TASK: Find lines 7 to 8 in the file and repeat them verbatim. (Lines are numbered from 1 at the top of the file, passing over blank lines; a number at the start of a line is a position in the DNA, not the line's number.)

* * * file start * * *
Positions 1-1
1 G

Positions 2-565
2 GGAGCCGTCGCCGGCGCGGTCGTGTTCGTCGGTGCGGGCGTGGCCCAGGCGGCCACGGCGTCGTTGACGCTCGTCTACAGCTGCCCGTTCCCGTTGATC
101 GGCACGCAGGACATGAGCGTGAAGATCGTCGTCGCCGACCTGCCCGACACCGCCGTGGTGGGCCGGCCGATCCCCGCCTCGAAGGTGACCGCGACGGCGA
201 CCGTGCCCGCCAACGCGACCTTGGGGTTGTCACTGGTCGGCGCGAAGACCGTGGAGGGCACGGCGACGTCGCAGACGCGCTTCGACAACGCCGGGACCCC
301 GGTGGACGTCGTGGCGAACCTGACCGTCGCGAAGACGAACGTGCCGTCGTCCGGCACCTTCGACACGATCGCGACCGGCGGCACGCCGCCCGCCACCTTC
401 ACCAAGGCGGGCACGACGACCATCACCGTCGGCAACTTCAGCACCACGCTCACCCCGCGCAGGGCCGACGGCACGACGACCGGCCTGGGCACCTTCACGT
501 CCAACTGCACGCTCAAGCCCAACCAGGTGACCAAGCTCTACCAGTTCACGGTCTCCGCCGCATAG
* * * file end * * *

301 GGTGGACGTCGTGGCGAACCTGACCGTCGCGAAGACGAACGTGCCGTCGTCCGGCACCTTCGACACGATCGCGACCGGCGGCACGCCGCCCGCCACCTTC
401 ACCAAGGCGGGCACGACGACCATCACCGTCGGCAACTTCAGCACCACGCTCACCCCGCGCAGGGCCGACGGCACGACGACCGGCCTGGGCACCTTCACGT